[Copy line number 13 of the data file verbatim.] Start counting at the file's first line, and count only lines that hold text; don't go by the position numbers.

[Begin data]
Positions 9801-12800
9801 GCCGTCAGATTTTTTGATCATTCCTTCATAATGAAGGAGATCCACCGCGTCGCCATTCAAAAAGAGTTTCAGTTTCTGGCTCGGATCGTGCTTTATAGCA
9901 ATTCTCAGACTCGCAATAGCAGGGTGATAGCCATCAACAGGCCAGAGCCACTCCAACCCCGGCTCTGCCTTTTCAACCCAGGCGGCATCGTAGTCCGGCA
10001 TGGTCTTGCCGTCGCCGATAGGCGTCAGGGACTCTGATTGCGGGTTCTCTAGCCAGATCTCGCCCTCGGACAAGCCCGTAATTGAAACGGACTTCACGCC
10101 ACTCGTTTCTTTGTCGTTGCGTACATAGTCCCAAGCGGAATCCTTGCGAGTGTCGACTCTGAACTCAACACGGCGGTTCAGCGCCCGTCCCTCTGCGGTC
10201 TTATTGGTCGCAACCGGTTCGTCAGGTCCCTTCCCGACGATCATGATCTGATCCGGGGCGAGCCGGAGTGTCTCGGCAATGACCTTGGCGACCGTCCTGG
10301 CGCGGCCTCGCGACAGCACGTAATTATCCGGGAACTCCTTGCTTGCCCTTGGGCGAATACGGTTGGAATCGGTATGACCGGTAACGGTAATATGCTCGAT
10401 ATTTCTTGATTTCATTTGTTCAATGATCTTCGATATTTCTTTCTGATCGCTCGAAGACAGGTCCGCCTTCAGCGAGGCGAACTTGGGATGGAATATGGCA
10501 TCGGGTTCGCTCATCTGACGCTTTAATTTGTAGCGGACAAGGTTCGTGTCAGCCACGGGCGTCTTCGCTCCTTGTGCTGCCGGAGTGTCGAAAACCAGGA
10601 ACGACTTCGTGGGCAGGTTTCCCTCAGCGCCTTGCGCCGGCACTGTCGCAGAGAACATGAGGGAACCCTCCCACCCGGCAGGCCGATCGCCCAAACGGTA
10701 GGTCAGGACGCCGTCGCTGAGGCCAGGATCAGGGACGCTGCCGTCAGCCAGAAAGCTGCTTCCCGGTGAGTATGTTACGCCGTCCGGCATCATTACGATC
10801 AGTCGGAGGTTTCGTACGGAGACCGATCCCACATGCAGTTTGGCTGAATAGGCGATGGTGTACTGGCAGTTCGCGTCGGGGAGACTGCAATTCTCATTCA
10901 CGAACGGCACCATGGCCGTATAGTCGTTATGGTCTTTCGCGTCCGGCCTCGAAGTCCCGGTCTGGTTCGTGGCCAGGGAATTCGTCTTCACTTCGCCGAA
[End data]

10901 CGAACGGCACCATGGCCGTATAGTCGTTATGGTCTTTCGCGTCCGGCCTCGAAGTCCCGGTCTGGTTCGTGGCCAGGGAATTCGTCTTCACTTCGCCGAA